These mechanics are achieved in an ingenious way with the new manually wound caliber 32-650 HGS PS movement. During a period of four years, the in-house ateliers developed mechanisms that could not only store the energy needed for the jumping indications but would also synchronize the jumps of the seconds, minutes, and hours with extreme accuracy.  Three patent applications were filed for these solutions.  Also of note is the use of Patek’s Silinvar (a silicon derivative) for some of the components, as described further below.

Pate Philippe calibre 32-650 HGS PS back

Pate Philippe calibre 32-650 HGS PS dial side

A most conspicuous part of the caliber is the seconds lever made of Silinvar®, a derivative of silicon. It is connected to a spring which stores the energy of the eight semi-oscillations of the balance that make up one second.  The lever engages with a wolf-tooth Silinvar wheel which in turn meshes with the fourth wheel.   After every sequence of eight semi-oscillations, the lever is lifted. The wolf-tooth wheel advances by one tooth and moves the fourth wheel by 6 degrees, which causes the seconds hand to jump forward by one second.  For more on general jump hour mechanics, see “Did You Know”, below.

Patek Silinvar Lever and Gear

The watch pays tribute to the Ref. 3969 with a jumping digital hour which was launched in 1989 on the occasion of Patek Philippe’s 150th anniversary (side note:  compared to the 1989 Ref 3969, you can see just how far Patek has progressed during the past 25 years!).

The Chiming Jump Hour Ref. 5275 is being crafted in a limited anniversary edition of 175 pieces. Price is 310,000 Swiss Francs, or about $350,000 US.

Official listing at


Did You Know?

A Patek Mini-Primer On Jump Hour Watches

In conventional mechanical watches, the hands move continuously in step with the balance. In most watches, it oscillates at a frequency of 21,600 or 28,800 semi-oscillations per hour, corresponding to 6 or 8 oscillations per second. With every semi-oscillation, the balance allows the escape wheel to rotate by one tooth, and this motion is transferred to the hands by the going train. The hands move forward incrementally. The seconds hand makes this cadence apparent, but the stepwise motion of the minute and hour hands is barely discernible.

The Chiming Jump Hour also has a balance, and it performs 8 semi-oscillations per second. However, the energy is not directly transferred to the seconds hand. Instead, it is accumulated in a storage mechanism that only releases it to the fourth wheel when the eighth semi-oscillation takes place. Analogously, the power stored during a time interval of 60 seconds must be delivered to the minute hand instantaneously, and the same process occurs after 60 minutes when the digital hour display needs to be advanced as well. This particular moment involves a handicap: an hour disk is heavier than an hour hand and thus needs more power to move. But even more energy is needed, since a small hammer strikes a gong at the top of every hour. This aptly illustrates that a watch with three jumping indications plus an hour strike is a remarkable accomplishment in energy management.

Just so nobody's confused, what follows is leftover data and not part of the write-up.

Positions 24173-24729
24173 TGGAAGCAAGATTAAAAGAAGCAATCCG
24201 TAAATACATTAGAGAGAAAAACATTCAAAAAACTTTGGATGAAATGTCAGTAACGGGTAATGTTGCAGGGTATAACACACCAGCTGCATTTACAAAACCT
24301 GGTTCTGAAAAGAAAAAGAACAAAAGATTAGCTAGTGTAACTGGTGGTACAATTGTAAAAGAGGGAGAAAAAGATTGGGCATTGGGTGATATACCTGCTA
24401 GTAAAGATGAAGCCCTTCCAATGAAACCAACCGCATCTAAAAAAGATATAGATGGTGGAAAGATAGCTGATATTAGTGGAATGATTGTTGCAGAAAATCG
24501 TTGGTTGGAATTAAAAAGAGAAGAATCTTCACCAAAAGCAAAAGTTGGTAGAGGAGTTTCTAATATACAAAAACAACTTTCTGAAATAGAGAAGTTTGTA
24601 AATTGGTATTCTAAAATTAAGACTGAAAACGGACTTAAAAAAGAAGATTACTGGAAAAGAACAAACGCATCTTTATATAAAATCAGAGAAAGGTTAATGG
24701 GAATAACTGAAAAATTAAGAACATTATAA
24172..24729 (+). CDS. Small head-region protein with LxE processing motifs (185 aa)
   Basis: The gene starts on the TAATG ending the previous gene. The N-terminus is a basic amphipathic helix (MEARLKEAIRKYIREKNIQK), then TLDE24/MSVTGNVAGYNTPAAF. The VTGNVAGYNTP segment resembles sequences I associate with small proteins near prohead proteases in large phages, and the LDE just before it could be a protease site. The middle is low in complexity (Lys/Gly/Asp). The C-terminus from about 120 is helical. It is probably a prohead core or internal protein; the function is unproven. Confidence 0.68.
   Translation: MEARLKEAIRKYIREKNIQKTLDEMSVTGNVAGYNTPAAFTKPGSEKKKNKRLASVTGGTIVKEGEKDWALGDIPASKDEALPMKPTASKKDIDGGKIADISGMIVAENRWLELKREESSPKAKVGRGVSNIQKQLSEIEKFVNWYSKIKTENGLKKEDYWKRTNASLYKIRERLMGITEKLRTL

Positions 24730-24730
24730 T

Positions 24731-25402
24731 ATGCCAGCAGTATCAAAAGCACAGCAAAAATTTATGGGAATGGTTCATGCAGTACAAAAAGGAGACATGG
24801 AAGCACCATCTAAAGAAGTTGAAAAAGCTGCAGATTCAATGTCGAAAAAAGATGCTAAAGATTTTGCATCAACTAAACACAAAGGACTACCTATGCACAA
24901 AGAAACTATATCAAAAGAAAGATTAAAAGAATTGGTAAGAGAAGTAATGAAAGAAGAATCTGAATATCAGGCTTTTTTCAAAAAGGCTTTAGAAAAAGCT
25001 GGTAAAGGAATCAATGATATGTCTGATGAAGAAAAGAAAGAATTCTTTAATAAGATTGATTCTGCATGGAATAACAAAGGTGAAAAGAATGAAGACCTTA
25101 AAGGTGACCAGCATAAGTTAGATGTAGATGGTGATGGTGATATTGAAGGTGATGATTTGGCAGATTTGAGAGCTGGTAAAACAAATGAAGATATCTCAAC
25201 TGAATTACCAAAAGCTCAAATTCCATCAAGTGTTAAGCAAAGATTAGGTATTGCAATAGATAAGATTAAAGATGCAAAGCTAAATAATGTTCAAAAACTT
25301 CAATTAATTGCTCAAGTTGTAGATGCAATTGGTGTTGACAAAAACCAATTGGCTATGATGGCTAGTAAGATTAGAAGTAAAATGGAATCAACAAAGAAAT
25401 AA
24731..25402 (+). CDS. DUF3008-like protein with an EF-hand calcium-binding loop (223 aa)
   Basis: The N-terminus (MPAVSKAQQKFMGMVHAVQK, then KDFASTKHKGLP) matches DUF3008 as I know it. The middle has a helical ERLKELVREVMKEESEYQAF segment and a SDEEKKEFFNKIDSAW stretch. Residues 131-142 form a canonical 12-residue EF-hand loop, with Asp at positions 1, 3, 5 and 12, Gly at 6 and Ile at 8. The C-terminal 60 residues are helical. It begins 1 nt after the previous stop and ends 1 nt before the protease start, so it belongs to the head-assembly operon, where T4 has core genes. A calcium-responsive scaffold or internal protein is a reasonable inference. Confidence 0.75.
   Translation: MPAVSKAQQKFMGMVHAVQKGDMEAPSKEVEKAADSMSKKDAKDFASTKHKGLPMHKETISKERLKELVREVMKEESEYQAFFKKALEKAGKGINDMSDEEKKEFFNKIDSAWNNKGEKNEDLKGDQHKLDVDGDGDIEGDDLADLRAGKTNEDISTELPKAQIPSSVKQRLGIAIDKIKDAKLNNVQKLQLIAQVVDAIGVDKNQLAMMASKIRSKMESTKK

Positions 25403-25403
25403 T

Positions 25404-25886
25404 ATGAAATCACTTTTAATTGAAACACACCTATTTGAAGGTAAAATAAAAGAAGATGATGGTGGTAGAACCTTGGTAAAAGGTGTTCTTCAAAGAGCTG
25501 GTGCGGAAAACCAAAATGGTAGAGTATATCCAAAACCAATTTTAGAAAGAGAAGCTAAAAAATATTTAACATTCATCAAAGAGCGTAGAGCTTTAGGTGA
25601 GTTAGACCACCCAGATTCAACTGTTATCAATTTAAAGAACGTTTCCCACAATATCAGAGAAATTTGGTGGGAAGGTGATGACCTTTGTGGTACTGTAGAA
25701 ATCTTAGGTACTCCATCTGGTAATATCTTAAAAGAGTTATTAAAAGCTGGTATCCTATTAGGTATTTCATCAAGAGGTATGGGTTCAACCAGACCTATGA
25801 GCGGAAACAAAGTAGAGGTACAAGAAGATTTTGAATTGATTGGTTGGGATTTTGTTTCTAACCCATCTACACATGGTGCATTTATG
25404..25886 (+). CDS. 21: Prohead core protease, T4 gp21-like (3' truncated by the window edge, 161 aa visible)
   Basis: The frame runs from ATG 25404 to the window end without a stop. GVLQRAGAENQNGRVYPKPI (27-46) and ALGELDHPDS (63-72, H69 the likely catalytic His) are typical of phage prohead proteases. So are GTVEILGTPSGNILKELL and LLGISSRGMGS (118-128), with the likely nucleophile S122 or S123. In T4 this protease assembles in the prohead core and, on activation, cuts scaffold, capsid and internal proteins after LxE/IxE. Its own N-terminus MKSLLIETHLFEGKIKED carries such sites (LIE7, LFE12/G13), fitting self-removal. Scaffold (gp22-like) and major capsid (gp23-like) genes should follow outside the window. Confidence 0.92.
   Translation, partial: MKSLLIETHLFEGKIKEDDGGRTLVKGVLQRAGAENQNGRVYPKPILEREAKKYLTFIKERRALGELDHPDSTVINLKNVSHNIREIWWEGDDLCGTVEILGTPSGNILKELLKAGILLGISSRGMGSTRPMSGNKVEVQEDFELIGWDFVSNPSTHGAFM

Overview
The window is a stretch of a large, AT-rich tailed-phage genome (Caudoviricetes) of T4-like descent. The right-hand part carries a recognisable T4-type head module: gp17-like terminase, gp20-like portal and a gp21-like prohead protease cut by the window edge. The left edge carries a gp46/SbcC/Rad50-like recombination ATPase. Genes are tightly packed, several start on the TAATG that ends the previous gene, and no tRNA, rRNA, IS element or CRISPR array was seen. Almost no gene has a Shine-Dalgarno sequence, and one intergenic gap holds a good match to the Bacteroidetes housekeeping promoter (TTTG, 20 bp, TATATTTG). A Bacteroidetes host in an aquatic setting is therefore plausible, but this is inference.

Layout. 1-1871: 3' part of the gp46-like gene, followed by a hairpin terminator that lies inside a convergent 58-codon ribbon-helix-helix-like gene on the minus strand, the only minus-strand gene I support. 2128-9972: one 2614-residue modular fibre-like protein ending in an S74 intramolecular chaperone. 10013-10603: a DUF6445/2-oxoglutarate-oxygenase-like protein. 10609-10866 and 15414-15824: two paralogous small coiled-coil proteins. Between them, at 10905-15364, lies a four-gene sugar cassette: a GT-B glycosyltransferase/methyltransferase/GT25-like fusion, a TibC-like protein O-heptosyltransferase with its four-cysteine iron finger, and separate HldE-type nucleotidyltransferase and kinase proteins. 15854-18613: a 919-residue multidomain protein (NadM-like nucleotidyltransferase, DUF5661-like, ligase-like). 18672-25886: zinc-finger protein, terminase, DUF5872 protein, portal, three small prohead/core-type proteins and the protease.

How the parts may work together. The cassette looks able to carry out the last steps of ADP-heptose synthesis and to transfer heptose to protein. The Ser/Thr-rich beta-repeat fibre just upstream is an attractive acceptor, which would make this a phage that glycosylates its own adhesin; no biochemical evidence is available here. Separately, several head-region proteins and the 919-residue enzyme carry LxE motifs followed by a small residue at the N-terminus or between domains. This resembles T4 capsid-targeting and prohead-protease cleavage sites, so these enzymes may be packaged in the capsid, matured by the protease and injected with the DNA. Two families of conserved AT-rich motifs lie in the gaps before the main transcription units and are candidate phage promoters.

Most Expensive Watch Ever: $24 Million Patek Philippe “Henry Graves Supercomplication” (videos)

Patek Philippe Henry Graves Supercomplication pic by Sothebys

The Henry Graves Supercomplication by Patek Philippe re-established its supreme status as the most valuable timepiece in history, selling at auction for CHF 23.2 million ($24 million / €19.3 million / £15.1 million) in the Sotheby’s “Important Watches” sales in Geneva earlier today.  This surpasses the previous record sale for a timepiece of $11 million, which was established in 1999 by…this very same watch.   Five bidders competed for this masterpiece of horology which went to an anonymous buyer in the room after 15 minutes of suspense.  Completed by Patek Philippe in 1932, the Henry Graves Supercomplication is the most complicated watch ever made by human hands – and now quite likely the most famous watch in the world.   The watch originally sold for the tidy sum of $15,000 on January 19, 1933 to Mr. Henry Graves.

Henry Graves Supercomplication by Patek Philippe

Discover the Henry Graves Supercomplication by Patek Philippe, the most important watch in the world. First commissioned in 1925, the Supercomplication has an astounding 24 complications

The Story of the Henry Graves Jr Supercomplication


Weighing approximately 535g (1 lb. 3 ounces), the watch consists of 920 individual components including 430 screws, 110 wheels, 120 mechanical levers or parts and 70 jewels.

Patek Philippe Henry Graves Supercomplication movement view pic by Sothebys


  • The hours, minutes and seconds of sidereal time (3)
  • The time of sunset and sunrise (2)
  • The equation of time


  • Perpetual calendar
  • The days of the month
  • The days of the week
  • The months
  • The stars chart
  • The age and phases of the moon

Chronograph (stopwatch)

  • The Chronograph
  • Split seconds
  • The 30-minute recorder
  • The 12-hour recorder

The Chime

  • The “Grande sonnerie” (Westminster chimes) with carillon
  • The “Petite sonnerie” with carillon
  • The minute-repeater
  • The alarm

Other functions

  • The going train up-down indication
  • The striking train up/down indication
  • The twin barrel differential winding
  • The three-way setting system

Henry Graves Jr.

Mr. Graves began acquiring Patek Philippe timepieces in the 1910s, ultimately becoming one of the firm’s most notable patrons. Mr. Graves would either commission watches from the firm or would ask Patek Philippe to personalize timepieces he acquired with his family’s coat-of-arms.

Henry Graves Jr. pic by Sothebys

I do recommend the Official Lots Notes by Sotheby’s for more information.